Rare is the album so wretched it makes me consider another line of work, but Common’s Universal Mind Control comes close. From its first moments, something is clearly off. Following an introduction by a woman speaking in French, a Euroclub beat crafted by The Neptunes kicks in, and Common announces that “This is that automatic/I stay fresh like I’m wrapped in plastic.” Bizarrely, he pronounces “automatic” with a British accent, a clue he is concerned with making art with a capital “A” here. But his intellectual pretensions are tempered by his simultaneous desire to make the album disco-friendly, resulting in two of the most grating would-be jams this year, “Sex 4 Suga” and “Punch Drunk Love.” (Rarely has Kanye West, who appears on the latter track, sounded so inarticulate.)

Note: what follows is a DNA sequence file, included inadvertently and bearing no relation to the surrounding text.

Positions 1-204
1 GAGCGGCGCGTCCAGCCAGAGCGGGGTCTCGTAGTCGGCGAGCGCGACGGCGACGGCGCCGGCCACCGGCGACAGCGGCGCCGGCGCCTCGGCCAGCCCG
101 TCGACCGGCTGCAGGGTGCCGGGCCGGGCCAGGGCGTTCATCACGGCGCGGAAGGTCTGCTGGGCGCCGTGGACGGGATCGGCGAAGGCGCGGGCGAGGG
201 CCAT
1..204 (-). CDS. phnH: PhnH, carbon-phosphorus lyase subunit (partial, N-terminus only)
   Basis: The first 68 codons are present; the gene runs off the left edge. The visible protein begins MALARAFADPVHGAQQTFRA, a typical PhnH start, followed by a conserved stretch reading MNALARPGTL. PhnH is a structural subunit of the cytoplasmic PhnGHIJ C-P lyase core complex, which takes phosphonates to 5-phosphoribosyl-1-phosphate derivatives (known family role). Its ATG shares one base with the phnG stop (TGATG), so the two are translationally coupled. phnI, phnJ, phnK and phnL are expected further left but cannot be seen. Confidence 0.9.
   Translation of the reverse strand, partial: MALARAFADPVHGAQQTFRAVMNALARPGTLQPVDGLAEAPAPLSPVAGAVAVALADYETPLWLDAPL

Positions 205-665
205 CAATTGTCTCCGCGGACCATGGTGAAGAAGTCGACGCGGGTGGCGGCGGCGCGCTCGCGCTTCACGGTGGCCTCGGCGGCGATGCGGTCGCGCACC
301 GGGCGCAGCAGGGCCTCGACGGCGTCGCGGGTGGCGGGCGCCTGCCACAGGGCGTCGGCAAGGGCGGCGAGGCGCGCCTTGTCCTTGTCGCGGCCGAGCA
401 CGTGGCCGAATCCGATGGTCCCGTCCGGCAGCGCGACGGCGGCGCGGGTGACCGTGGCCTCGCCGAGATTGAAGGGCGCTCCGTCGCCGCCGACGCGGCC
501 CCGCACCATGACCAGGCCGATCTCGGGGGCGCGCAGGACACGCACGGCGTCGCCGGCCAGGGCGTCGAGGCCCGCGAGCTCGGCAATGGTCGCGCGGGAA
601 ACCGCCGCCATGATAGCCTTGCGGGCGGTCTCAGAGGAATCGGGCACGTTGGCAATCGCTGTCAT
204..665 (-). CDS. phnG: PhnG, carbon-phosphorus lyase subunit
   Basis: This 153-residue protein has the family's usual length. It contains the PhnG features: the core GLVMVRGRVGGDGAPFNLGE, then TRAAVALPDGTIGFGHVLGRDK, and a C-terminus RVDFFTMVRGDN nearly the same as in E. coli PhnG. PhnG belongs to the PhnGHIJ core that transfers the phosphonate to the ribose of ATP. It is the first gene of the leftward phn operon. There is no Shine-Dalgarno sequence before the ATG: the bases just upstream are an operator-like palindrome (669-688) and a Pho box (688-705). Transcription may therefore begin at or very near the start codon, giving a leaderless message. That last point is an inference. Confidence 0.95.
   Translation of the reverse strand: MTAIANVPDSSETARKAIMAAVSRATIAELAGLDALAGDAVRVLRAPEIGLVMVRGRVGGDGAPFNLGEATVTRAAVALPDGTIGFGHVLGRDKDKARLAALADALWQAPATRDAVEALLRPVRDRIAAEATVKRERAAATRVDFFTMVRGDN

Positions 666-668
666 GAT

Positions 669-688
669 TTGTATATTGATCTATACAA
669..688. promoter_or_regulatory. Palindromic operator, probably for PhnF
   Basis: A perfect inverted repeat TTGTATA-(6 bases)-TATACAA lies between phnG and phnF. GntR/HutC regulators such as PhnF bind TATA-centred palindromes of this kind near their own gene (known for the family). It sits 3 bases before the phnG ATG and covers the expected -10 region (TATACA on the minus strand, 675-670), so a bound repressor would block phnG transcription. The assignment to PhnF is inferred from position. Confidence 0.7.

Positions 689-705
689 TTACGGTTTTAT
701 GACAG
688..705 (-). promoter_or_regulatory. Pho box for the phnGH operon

Almost all of the CD’s beats are jarring, and their herky-jerky rhythms feel akin to being continuously shocked with electricity. One wonders why Common thought it was a good idea to hitch his wagon to Pharrell Williams’ falling star. Seeing as the Chicago emcee is considered one of hip-hop’s most influential, and remains beloved for early albums including Like Water for Chocolate, it seemed unlikely he could do much to hurt his legacy. But he has done exactly that. Less art than brain-fart, Universal Mind Control inadvertently makes the case for the benefits of the Big Brother-controlled society its title warns of. At least there we would not be subjected to the pretentious musings of fading rap icons.